Now that there are a full three operators at the iPhone table, you'd presume that getting an Apple handset on the cheap was easy. Think again. Speak to any of the operators - and we have - and you'll hear the same frustrated line from the sale staff that they're unable to cut you any deals because Apple controls the price so carefully. In actual fact, that's an understatement. After spending the day trawling the web for alternative offers, the phrase "wrapped up tighter than a mummy" springs to mind.

Before we began our investigations, our optimism had isolated three other distinct markets where we could save the pennies. This is what we discovered.

We weren't expecting bags of joy here but type "SIM free iPhone" into Google and you'll get plenty of results. Naturally, as Apple has such a tight reign on all first hand resale, the prices are nicely fixed in such a way that you basically make no saving whatsoever buying from one place or another. Like we say, as expected.

£349, £449 and £549 are the best you're going to get when stuck to one network or another and £746 or £820 for the unlocked versions on the 16GB and 32GB 3GS respectively. After you've factored in your monthly bill though, those unlocked options become fairly pointless. Apple 1 PL 0

This section was the big hope. We know it's possible. People have bought refurbished iPhones in the past with the evidence on the web pointing towards both O2 and Apple as well as a handful of 3rd party e-tailers. Again, punch the right words into Google and you'll get plenty of results; lenghty forum chats about people who got sold one free by O2 on a £25 a month tariff but no mention of what number or web page they went to get it in the first place.

It's a similar story for the product pages for these mystical handsets too. Every one of them's a dead end. The pictures, pricing a details are all there but each time it's out of stock. So, we called up Apple and it seems they haven't sold these seconds for over a year now on the website but they'll do them in the actual Apple stores. So we called the Apple stores. "No sir, we don't sell them. Try the local Apple retailers," but it seems they don't do them either.

Next we tried O2. The website indicates that the network sells refurbished iPhones on both contract and PAYG but no product pages anywhere. So, we called up the sales team. It's their job to cut deals. We called once. "I've heard we sell reconditioned iPhones but we don't do them in this department, try customer services." "No, we don't do them here," says customer services, "they're only sold in-store. Try the O2 shops." It was beginning to feel trying to find the pot of gold at the end of the rainbow or tracking down Osama Bin Laden. You almost felt that people knew were to get them but didn't want to tell you.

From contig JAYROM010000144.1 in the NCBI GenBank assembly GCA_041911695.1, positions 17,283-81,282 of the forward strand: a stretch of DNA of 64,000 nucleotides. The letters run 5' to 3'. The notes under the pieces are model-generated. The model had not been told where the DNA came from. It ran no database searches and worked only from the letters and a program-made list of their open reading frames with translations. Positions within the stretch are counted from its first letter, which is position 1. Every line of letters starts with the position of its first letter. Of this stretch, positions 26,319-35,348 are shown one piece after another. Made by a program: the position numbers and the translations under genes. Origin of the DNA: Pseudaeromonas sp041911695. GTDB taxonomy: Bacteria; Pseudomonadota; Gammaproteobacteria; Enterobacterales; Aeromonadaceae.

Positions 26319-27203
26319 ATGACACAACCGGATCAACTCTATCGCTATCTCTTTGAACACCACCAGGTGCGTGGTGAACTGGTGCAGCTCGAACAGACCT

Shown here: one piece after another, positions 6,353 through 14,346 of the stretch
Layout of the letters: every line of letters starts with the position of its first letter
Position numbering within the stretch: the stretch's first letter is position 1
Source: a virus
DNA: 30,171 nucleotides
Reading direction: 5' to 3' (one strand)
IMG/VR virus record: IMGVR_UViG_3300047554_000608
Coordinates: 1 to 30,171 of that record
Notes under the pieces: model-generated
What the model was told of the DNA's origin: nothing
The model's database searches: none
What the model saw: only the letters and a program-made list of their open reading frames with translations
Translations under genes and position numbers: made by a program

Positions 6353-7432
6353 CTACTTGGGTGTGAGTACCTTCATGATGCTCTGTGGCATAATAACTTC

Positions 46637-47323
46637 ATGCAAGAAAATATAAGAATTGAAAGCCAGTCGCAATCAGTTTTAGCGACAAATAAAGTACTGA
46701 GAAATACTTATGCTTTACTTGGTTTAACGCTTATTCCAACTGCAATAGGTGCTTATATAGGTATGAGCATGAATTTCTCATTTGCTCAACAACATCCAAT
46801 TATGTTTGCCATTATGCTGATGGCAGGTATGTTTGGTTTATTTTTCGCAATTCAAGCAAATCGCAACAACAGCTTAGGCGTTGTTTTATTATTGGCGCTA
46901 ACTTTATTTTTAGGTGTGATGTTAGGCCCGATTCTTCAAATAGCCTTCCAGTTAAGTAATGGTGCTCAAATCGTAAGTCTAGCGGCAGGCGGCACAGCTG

The O2 stores were next on the list. No refurbished iPhones sold there either. Apparently, we'd been misinformed. Somehow we weren't too surprised. Finally, one of the sale staff at an unnamed branch recommended an independent mobile phone shop that does do reconditioned iPhones. You know the type. The ones with flashing lights outside and a big sign reading "unlocking service". Out of desperation, we even called them. "No, we don't have any iPhones at the moment."

"Have you ever had them?" we asked.

"Um, no."

Our final shot was to give Orange a try. There'd been a post on a forum saying that the network was planning on selling refurbs. They do them for every other make of handset but not iPhones it turned out. Not yet.

The rub seems to be with this category that they do exist and from time to time a network will release a batch of them when enough faulty ones come back and have their parts changed or repaired but you've got to be in the right place at the right time to catch them. That time, is not now. Apple 2 PL 0

We didn't want it to come down to this but, sadly, the only way to get a dirt cheap iPhone right now is to take pot luck with private sellers and their random letter and number combo user names. Fifty quid off was about the best you could find from more trusted users on Amazon with the odd good looking deal such as this unlocked iPhone 3G for £320 if you're happy to put your faith in a new user.

You can grab an apparently new unlocked 32GB iPhone 3GS for £520 - £300 less than the equivalent on That has to be the pick of the crop so far but if you want to knock that down even further, you can pick a "used-very good" model from an established seller for £440. Not bad going but still only about the same as picking a PAYG from Tescos.

Probably the only one that makes it cash efficient is this SIM-free second hand 16GB iPhone 3GS on which you can pick up for £100 less than the equivalent with Tesco. But the condition is only described as "Average". None too appealing.

There's little joy to be had on eBay with the majority of auctions finishing roughly where the Buy-it-Now products are priced anyway but if you're really committed to getting a Jesus phone on the super cheap, then it's Gumtree for you. There's the odd brand new and boxed 32GB 3GS for £400 and host of others, mostly used for around the £250 mark - some with apps included. The issues here though are whether it's a scam or whether the previous owner was mugged for the privilege. Your call and have no illusions that you're taking some chances. Apple 2 PL 1 Crooks 1

It is possible to get these phones cheaper than the networks or Apple knock them out at but at the moment, bargains are like gold dust. The best bet by far is the reconditioned handsets but your chances of timing it right with them are slim to none unless you're monitoring the forums like a hawk and calling up O2 every day.

So, as it stands, Jobs Inc still very much has it how it wants things to be. Good luck, and let us know in the comments if you happen to strike it lucky.